After the declaration of the state of emergency last March, some of the measures for the business came into force , but still their support remains disputable. The scheme "Short-term employment support" allows for the payment of compensation of BGN 290 per month for a period of up to 6 months to employees and self-employed persons whose activities are directly affected by the pandemic.

Its total budget is BGN 40 million, and over BGN 17.5 million were actually spent by the beginning of December.

The second measure aimed at business is "Employment for you". Although some economic sectors are negatively affected by COVID-19, others are hungry for staff and the measure is targeted at them, note experts from the Ministry of Social Affairs.

According to experts, among the most sought-after professions at the moment are installers, machine operators, workers in the mining and processing industry, in food production and others. "Employment for you" subsidizes the salaries of newly hired employees in the amount of the minimum insurance threshold for the position and the due insurances on this amount for a period of 6 months.

After this period, the employer is obliged to keep at least 75% of their new hires for a period of 3 months, which can be a problem if the crisis deepens. The budget under the scheme is BGN 160 million, and more than BGN 8 million have been paid by December, which is more than modest, given that the measure started in early July. However, the ministry claims that this is also a matter of verified funds. 6309 unemployed people have been hired, but obviously much more could be achieved with the budget under the scheme.

A third measure is being implemented - "Save me", which supports the retention of employees in companies that have directly ceased operations due to the imposed anti-epidemic measures. It is expected that 33,000 workers amid 356,000 affected will benefit of it by the partial lockdown. However, by great interests of the concerned sides, there were buffers and there were opportunities to increase the budget by BGN 50 million, and companies could have combined support measures. But do they want to at all?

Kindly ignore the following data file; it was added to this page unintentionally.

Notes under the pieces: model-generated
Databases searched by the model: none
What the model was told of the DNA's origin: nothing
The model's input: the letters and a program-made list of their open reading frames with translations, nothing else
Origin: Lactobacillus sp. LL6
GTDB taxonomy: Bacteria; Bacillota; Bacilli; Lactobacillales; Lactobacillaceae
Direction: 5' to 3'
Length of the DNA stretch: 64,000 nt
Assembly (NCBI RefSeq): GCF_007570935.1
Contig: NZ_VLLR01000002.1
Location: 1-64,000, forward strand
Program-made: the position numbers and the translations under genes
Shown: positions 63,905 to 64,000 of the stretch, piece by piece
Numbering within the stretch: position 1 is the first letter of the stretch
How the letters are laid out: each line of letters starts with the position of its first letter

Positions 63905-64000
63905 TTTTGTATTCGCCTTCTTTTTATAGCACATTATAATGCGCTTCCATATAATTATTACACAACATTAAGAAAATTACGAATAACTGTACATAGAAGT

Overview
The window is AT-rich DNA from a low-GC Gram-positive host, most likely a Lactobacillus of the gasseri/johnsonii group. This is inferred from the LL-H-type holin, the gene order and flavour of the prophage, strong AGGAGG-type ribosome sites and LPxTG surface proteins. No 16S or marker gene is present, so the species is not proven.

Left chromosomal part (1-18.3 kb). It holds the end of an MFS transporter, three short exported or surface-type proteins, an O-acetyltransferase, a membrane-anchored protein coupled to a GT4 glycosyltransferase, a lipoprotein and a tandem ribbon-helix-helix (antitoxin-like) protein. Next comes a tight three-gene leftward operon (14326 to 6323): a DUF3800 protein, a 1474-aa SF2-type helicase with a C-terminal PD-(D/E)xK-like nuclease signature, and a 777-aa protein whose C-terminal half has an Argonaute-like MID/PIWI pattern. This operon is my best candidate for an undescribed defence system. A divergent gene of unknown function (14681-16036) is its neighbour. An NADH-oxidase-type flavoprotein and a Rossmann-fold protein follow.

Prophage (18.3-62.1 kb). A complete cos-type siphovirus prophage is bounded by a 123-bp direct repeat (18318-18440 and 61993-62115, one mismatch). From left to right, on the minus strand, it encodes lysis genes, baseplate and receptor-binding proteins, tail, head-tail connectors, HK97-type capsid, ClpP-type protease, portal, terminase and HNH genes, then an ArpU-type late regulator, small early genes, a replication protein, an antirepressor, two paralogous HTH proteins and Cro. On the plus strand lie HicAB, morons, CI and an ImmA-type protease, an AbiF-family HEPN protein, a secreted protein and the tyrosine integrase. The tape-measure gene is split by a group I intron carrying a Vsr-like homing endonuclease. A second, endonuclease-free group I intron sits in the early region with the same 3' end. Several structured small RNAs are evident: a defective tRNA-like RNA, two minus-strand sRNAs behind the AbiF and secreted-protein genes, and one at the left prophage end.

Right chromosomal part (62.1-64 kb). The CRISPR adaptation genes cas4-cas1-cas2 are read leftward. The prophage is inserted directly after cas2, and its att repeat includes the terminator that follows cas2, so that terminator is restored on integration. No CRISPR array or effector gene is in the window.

The (Dis)Pleased business

According to the Chairman of the Association of Industrial Capital Vasil Velev, employment support is controversial and not very attractive for many of the companies. "It is not possible to say whether these measures achieve the desired effect, as, for example, the 60/40 scheme cannot exceed the 10% range. In Europe, it goes up as far as 30%, which is measured on the basis of the percentage of employees and not of the number of companies." he told “Capital Daily”.

Velev commented on another point in the scheme - much of the support goes to companies such as the state-owned "Maritsa East Mines". "This is more than BGN 50 million, given that they are working at 50% of their capacity, which is absurd," Velev was adamant and outlined two main shortcomings of the scheme.

The first of them is related to additional payments by companies from revenues that do not exist in practice. The second factor is related to the fact that many companies cannot commit that in the current unclear situation they will be able to keep their employees even after the expiration of the measure.